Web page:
When you’re looking to increase your upper body strength and muscle mass, it can be hard to schedule enough time to work out each muscle group individually. Oftentimes, doing exercises that work for multiple muscle groups at the same time can save you time and make for a quicker recovery.
Keep reading to learn five of the best chest and shoulder workouts for increased strength, mobility, and overall mass.
Why Chest and Shoulder Strength is Important for Your Health
Working your arms and shoulders is good for more than just your physique. There are tons of health benefits you can reap by having strong arms and chest muscles. For instance, exercising your shoulders can lead to an increased range of motion and support your neck.
Strengthening your chest along with your core can hold your chest up and give your lungs room to expand. If you allow your upper body muscles to weaken, your shoulders can slope forward and press in against your lungs, inhibiting their movement.
How to Build Chest and Shoulder Muscles Quickly
There is no quick fix for weak muscles, and the best workout is a consistent one. The best way to grow your chest and shoulders quickly is to exercise both areas on the same day. They are part of the same larger muscle group, so combining isolation exercises with compound exercises will target both the larger and smaller connective muscles.
It’s great if you have access to cables and a squat rack, but for now, we’re going to present a chest and shoulder workout with dumbbells.
Top 5 Chest and Shoulder Exercises
To build your upper body, you can either choose exercises that combine chest and shoulders or simply do isolation exercises for chest and shoulders during the same workout. Here are some of the top five exercises to help you reach your goals.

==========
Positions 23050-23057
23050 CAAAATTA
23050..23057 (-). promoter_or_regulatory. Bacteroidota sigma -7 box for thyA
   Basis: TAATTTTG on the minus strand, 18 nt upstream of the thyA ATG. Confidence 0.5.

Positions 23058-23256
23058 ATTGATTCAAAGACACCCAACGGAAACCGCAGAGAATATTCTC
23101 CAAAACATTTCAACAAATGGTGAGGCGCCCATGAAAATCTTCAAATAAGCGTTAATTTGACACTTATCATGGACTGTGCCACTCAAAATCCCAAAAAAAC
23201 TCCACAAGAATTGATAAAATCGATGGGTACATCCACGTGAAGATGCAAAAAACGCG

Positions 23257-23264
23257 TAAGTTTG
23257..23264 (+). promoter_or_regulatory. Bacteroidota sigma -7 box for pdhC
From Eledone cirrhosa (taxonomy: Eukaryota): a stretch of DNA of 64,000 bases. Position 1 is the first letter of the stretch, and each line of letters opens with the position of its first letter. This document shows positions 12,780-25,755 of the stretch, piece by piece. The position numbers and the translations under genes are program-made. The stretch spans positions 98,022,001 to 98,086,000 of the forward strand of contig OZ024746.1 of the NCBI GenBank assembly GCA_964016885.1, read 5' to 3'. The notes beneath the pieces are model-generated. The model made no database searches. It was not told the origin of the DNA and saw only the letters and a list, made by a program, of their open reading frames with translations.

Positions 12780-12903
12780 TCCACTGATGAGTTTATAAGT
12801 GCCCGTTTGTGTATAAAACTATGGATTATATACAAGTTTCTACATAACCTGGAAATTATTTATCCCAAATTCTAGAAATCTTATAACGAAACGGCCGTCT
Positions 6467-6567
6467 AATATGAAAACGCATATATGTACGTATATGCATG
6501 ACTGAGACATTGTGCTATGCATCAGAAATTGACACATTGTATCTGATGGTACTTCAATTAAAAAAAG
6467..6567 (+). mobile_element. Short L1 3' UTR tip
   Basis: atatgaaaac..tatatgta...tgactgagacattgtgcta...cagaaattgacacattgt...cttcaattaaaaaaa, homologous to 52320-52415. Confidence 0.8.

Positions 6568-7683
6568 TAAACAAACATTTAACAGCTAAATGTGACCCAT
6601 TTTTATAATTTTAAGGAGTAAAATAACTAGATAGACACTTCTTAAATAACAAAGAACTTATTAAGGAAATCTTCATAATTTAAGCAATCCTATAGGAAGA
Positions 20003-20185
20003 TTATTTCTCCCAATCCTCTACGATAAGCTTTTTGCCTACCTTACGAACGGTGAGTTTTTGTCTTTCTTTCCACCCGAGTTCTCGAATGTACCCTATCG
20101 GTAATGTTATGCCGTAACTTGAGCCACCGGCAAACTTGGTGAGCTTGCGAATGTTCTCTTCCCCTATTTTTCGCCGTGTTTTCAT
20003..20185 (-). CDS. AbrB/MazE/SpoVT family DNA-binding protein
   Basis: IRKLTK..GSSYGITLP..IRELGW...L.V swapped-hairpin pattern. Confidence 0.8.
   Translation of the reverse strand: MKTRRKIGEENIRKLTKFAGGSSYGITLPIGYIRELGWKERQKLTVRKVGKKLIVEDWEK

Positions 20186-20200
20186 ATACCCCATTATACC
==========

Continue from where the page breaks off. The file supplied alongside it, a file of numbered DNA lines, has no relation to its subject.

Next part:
Planks are well-known as a great exercise for your core. However, it’s also a phenomenal exercise for your arms and shoulders because of the position you have to hold yourself in.
While this exercise doesn’t have weights or reps that you can increase, its purpose is to increase muscle endurance. You might be able to increase your weights by 5 to 10 lbs. over time, but if you can’t hold your muscles in their activated position for more than half a second, it won’t do you any good in your day-to-day activities.
The great thing about planks is that you won’t need any equipment whatsoever to get started. However, if you do want to increase the difficulty, you can always have a friend place weights on your back during this exercise.
To start, you’ll lay on the ground with your elbows planted on the ground and your hands clenched into fists. Your legs should be fully extended with your toes planted as if you’re doing a push-up. From your resting position, lift your hips up into the air to create a perfectly straight line. Hold this for 30 seconds and then relax.
If your form is correct, you should feel a burning in your arms and chest as well as your core.
The chest press has the same basic movement as the shoulder press, only you are using your chest muscles to mush the barbell away from you rather than using your shoulders to press the bar above your head.